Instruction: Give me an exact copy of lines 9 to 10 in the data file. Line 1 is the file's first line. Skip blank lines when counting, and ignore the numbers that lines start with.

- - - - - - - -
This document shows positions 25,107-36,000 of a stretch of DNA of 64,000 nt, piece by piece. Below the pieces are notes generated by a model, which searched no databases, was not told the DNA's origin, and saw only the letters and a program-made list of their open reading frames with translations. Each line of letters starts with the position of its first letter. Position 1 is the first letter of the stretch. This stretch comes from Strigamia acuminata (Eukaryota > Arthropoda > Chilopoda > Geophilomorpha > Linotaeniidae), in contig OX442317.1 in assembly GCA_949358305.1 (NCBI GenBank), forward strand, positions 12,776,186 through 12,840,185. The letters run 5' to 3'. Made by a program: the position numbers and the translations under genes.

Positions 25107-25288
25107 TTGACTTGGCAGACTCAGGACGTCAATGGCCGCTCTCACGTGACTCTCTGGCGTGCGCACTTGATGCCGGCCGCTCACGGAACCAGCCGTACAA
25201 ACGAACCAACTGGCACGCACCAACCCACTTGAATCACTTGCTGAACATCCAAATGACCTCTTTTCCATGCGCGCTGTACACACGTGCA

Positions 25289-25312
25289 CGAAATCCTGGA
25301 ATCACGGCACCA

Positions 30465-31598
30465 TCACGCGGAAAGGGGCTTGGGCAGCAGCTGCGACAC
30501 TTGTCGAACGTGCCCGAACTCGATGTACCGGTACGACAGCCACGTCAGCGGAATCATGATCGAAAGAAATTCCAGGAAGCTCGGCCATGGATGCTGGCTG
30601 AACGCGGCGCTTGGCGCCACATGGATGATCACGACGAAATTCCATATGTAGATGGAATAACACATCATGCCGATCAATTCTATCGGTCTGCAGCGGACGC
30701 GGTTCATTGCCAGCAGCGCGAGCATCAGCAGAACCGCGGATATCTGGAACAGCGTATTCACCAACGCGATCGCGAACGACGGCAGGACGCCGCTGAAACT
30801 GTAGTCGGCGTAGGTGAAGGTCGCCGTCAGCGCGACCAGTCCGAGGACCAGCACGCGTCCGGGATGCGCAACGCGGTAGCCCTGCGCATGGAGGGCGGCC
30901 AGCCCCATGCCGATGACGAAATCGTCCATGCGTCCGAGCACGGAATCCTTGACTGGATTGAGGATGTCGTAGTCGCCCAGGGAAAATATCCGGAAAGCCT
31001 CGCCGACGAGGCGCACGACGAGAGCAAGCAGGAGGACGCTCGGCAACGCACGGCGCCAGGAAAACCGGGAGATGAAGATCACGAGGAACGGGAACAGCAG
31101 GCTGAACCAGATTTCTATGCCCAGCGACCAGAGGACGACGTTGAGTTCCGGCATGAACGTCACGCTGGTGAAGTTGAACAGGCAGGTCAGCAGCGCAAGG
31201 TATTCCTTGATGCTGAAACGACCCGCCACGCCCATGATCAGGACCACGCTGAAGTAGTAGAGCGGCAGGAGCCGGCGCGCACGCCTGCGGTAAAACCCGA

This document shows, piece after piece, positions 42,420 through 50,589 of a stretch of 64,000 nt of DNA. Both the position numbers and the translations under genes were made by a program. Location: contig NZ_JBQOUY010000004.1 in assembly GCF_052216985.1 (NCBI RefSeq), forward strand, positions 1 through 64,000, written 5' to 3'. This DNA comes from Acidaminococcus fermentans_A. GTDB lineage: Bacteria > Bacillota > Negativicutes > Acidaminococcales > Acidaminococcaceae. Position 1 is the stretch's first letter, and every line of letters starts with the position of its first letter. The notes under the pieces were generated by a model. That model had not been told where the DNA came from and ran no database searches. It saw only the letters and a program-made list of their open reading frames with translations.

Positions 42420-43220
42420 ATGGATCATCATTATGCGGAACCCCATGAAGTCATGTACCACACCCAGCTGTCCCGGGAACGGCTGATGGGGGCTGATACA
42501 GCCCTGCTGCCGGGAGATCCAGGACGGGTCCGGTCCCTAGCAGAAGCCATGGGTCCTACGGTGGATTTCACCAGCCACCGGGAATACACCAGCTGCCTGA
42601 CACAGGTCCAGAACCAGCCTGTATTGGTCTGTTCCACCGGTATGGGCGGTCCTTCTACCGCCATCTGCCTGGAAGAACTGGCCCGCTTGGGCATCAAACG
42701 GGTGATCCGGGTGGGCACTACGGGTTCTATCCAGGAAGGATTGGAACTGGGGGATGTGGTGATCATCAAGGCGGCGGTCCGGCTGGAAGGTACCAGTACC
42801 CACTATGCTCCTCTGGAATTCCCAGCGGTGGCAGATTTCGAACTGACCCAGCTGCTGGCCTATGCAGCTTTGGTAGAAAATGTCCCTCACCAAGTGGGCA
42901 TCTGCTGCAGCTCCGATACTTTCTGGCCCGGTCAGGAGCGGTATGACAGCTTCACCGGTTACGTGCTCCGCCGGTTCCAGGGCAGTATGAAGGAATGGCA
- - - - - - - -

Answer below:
30465 TCACGCGGAAAGGGGCTTGGGCAGCAGCTGCGACAC
30501 TTGTCGAACGTGCCCGAACTCGATGTACCGGTACGACAGCCACGTCAGCGGAATCATGATCGAAAGAAATTCCAGGAAGCTCGGCCATGGATGCTGGCTG